Activity 3: The radical imagination and explosions of resistance
1 hour 15 minutes
Through this activity, we will create a picture of different forms of resistance across the globe in the post 2000 era. This picture will also show how these different struggles were a direct challenge to the capitalist triumphalism that marked the end of the 20th century and how these struggles also laid the basis for the question: what would it take to win freedom today?
The early years of the 21st century marked anything but the ‘end of history’. From struggles against privatisation, austerity, high university tuition to those directed at dictatorships, ecological crisis, landlessness, sexism; the world in the early 2000s was anything but static. These struggles reinvigorated debates about what it means to talk about social change in today’s world. In this activity, we will use case studies from different struggles across the world to examine the various ways people have resisted injustice and imagined freedom. From these struggles emerge questions about who makes up the social layers for change and what political instruments are suitable for our struggles today. These struggles also bring new ways of doing politics to the fore. Through this activity, we will see how people in South Africa and globally are fighting against various forms of injustices like austerity, authoritarianism, land hunger, inequality and commodification of education, housing and unequal and how their struggles raise important questions about how to win freedom today.
The facilitator will introduce the session through a presentation that highlights how those who declared the capitalist idea of freedom as the winning idea soon faced a serious challenge when, in the late 1990s and early 2000s, struggles from below made it clear that ‘another world is possible’. The input will show how an aura of optimism emerged from these struggles and how these struggles raised new (and old) questions about winning freedom today.
Another World is Possible (Bullfrog films) – 03 minutes.
You will be divided into 6 groups. Each group will go through a suitcase. In the suitcase are resource packs on different struggle somewhere in the world. As part of the resource packs, we have images, a factsheet or article and makeshift clothing hangers. In your groups, read the contents of the factsheet and prepare to share what you have read by creating a mural of resistance on a big brown paper. You are encouraged to use all the items in your resource pack. The mural is a collective and shared space of creation and reflection, where all the groups will express themselves.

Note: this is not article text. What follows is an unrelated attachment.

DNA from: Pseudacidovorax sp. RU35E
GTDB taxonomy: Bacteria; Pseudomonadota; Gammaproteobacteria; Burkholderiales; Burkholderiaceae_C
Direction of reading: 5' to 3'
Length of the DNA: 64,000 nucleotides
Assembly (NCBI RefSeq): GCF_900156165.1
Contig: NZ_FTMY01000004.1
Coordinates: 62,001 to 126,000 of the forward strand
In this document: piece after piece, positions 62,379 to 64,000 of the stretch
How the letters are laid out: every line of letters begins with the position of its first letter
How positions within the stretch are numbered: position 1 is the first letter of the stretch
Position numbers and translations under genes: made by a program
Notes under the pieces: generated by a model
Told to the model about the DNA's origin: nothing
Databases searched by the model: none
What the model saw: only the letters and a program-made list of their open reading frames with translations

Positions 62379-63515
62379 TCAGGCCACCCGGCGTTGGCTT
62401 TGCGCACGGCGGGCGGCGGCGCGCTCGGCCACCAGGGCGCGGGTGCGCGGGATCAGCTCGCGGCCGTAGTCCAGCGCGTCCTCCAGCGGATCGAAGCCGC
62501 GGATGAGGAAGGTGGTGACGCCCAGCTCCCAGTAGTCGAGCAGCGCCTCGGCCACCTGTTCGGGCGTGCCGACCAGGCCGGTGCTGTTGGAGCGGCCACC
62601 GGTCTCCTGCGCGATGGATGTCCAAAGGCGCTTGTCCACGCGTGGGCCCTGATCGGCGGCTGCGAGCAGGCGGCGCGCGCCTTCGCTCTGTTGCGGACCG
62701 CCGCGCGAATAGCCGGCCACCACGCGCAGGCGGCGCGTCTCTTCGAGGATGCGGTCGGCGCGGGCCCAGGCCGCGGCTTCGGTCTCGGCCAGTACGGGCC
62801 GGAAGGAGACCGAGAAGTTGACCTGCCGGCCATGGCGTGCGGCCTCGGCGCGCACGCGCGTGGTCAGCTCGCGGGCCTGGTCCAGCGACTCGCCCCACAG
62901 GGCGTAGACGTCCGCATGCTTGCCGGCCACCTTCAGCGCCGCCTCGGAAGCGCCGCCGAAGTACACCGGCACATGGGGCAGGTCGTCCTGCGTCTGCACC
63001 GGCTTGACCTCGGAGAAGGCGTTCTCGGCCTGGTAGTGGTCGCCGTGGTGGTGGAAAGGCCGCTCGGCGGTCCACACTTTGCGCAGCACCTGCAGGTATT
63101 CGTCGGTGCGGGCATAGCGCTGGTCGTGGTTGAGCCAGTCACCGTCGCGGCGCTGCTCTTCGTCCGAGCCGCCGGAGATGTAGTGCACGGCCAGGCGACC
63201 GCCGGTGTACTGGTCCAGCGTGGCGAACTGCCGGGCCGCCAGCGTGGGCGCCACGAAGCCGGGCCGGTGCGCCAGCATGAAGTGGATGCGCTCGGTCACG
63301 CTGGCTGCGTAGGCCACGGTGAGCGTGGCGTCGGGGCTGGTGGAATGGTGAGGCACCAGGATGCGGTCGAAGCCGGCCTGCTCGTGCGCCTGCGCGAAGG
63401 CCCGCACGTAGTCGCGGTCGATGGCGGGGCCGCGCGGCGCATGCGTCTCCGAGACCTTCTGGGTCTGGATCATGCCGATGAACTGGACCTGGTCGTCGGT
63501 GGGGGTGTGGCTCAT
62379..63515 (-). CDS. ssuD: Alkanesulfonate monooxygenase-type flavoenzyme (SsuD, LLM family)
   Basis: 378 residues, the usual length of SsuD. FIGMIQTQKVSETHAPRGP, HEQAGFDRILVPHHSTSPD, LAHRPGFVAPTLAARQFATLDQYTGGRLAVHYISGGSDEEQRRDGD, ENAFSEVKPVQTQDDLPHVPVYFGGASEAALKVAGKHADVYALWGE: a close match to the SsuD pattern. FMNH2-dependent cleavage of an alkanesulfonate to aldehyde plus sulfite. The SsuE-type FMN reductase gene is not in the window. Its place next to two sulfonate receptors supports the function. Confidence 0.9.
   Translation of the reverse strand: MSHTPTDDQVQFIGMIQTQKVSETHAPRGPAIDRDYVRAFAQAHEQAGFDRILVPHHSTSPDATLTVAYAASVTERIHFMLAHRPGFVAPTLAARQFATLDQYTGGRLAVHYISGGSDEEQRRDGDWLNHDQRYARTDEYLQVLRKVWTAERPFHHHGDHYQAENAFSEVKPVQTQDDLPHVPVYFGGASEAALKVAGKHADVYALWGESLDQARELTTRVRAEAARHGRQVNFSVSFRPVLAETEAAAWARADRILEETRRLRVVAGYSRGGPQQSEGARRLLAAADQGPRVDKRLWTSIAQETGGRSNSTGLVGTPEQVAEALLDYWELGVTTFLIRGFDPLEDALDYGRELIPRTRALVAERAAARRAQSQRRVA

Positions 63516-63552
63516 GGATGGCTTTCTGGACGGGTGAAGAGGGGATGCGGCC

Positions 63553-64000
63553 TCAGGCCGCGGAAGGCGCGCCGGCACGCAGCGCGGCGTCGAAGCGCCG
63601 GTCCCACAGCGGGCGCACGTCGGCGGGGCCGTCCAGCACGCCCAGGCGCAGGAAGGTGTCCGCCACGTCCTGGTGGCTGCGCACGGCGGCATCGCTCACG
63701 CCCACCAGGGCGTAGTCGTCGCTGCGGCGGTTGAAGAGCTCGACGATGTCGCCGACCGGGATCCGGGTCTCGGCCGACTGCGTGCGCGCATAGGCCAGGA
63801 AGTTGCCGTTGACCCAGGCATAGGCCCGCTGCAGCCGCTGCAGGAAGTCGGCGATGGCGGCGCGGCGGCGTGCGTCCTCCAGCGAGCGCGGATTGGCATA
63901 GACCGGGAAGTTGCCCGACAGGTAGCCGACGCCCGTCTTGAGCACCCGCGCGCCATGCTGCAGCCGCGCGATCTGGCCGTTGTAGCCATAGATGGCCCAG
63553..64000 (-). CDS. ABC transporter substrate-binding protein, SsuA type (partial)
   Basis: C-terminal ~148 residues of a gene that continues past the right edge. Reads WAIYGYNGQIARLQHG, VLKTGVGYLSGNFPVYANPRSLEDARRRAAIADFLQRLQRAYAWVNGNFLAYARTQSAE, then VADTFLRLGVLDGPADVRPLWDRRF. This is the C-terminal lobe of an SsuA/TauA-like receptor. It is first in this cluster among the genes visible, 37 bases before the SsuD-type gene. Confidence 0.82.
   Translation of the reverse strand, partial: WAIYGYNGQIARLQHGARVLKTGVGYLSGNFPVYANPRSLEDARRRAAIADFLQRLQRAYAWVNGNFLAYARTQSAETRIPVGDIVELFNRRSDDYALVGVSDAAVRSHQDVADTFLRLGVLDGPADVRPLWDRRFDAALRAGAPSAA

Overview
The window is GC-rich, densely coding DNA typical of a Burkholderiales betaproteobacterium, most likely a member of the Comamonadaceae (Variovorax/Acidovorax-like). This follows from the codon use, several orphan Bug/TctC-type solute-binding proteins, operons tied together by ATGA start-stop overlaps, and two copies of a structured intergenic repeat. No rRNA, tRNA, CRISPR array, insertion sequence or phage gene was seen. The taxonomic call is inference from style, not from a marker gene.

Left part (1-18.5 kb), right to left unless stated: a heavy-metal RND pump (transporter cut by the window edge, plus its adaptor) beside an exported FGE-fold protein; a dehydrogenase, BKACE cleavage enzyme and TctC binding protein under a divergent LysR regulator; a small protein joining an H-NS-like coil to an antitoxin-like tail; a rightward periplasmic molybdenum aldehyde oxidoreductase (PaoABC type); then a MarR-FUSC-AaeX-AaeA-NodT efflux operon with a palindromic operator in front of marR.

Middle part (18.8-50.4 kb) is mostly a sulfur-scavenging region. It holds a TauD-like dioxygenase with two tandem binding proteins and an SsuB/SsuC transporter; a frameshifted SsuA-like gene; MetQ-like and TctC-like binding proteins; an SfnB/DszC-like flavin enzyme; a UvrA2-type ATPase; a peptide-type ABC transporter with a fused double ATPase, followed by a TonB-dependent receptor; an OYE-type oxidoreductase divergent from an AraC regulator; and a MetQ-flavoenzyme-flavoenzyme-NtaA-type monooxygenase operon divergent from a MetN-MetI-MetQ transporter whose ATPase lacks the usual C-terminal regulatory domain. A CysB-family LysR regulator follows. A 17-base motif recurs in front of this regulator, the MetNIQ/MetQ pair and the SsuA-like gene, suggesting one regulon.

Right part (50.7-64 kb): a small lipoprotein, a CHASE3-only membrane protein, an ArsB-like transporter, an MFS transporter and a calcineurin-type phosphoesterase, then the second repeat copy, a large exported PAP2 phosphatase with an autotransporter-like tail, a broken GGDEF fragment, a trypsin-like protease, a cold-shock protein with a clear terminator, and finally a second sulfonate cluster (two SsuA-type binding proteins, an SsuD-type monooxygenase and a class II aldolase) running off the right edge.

Here are some guiding questions to help you with the task:
- What are the people resisting against? What do they identify as the source of their problems (analysis)?
- How are they resisting (forms of resistance)?
- Who are the people waging the resistance (revolutionary subjects)?
- How are they organized? What are the different organizational forms that you can identify? (political instruments)?
- What are some of the ways in which your case study invites us to rethink the politics of freedom? (new politics)
- Senegal – the movement Y n a marre, we’ve had enough
- How Tunisia’s revolution began
- Struggling on – Zapatistas 20 years after the uprising
- Argentina’s workers become their own bosses
- Water war in Bolivia led eventually to overthrow of entire political order
- We’ll take Sandton: anti-privatisation struggles in South Africa
We will end this activity with a plenary discussion through which the facilitator weaves together all our reflections on the mural of resistance and implications for struggle.
Last updated December 15, 2019 6:57 pm